Mental Health Awareness Week – Why aren’t we shifting the tide?
By Terry Rubenstein
Date: May 15, 2024

“Sin is looking for the right thing in the wrong place.”St. Augustine

 

I’ve come to appreciate that us humans waste an enormous amount of mental and physical energy searching for the most important things in the wrong places. These places, to be fair, do often seem obvious to look in. It reminds me of the well-known story of the inebriated man looking for his lost car keys late at night under a lamp-post – when he had last seen them on the other side of the road where it was dark!

However, unless we want to perpetually be singing a line from a famous Irishman’s song “I still haven’t found what I’m looking for, we have to start looking somewhere else.

Each year during Mental Health Awareness Week, it is incumbent on us to reflect on this question: Why, despite enormous resources, investment and a genuine intent to turn the tide of mental struggle, do we seem to be making so little progress?

For the record: I consider myself to be an optimist, who has worked passionately in the field of mental health and resilience for nearly two decades, after nearly losing my own life to a suicide attempt when I was in my late 20’s.

Steve Jobs is known to have said: Understand that you can poke at life, and that if you push something in, something will pop out the other side.” 

So why the lack of meaningful progress? We are poking, are we not?

Many people reading this will be thinking (or shouting) various true and wise answers to this question, such as: ‘social media,’; ‘lack of resilience’; ‘too much pressure as life moves faster; etc., etc.

However, it’s worth considering that while we can perhaps identify some of the surface problems relatively easily, what we have seen time and time again is that sometimes a field needs to be shaken up in order to see change.

We have seen this in the medical field with discoveries like germ theory. We have also witnessed it in fields of science, music, art, politics. Sometimes it emerges slowly: a ship only needs to change direction by one degree to end up in a completely different destination (a wise person once said). But sometimes, it needs a revolution.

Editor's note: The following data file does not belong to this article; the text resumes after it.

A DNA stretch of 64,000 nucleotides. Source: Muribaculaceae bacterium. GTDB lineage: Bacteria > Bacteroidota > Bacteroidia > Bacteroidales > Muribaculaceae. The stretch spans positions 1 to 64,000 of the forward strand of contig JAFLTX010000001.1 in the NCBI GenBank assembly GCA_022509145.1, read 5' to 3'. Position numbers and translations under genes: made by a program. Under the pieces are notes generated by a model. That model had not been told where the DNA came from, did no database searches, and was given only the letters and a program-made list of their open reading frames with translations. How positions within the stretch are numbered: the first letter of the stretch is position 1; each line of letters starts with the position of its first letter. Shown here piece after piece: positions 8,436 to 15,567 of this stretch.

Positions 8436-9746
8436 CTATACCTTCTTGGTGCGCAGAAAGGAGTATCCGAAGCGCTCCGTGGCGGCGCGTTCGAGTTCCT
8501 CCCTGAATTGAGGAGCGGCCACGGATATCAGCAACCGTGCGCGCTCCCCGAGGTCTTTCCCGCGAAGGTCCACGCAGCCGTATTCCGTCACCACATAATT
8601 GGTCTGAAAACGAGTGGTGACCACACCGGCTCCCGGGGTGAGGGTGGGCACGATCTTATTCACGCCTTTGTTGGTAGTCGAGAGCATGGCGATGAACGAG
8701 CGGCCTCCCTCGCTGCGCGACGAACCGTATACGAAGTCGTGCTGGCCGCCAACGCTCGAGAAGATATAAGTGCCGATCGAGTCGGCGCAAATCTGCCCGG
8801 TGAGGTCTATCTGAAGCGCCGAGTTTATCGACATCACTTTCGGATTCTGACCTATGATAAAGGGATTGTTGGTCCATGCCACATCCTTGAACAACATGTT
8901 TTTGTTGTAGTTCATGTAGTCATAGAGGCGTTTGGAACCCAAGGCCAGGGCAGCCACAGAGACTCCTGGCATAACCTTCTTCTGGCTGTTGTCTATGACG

Abigail Shrier, in her new book “Bad Therapy – Why the kids aren’t growing up” emphasizes the need for some type of revolution, arguing that therapy and the general ‘modern view‘ on mental health and trauma has, for the most part, made the problem worse, not better.

Abigail addresses ideas that I, and many others, have been sharing for decades. She brings these into the mainstream, and for that I am grateful. Do I agree with all her views ? For sure not.

These discussions need to be nuanced; they need more voices and are often reflective of a stream of opinions that flow one way. But her main point that many therapies create hyper-aware and non resilient children/adults, strongly reflects my own childhood and adult experience.

So this seems an opportune moment to put forward some new thinking that will help ‘poke’ at the problem – and perhaps even make a dent large enough to shift the paradigm. Here are my 5 ‘MUSTS’ for Mental Health Awareness Week:

    1. We MUST begin to learn that ‘awareness’ itself is often dangerous. There is significant research pointing to the large rise in teen mental illness and the correlation of their heightened awareness of self-harm, eating disorders and other mental health issues, creating trends, self diagnosis and ways to try to alleviate insecurity, pain and discomfort. This resonates with my personal story: Aged fourteen, I read a book about eating disorders and promptly decided that starving myself was the perfect solution to fill the hole created by normal teenage angst and self esteem issues!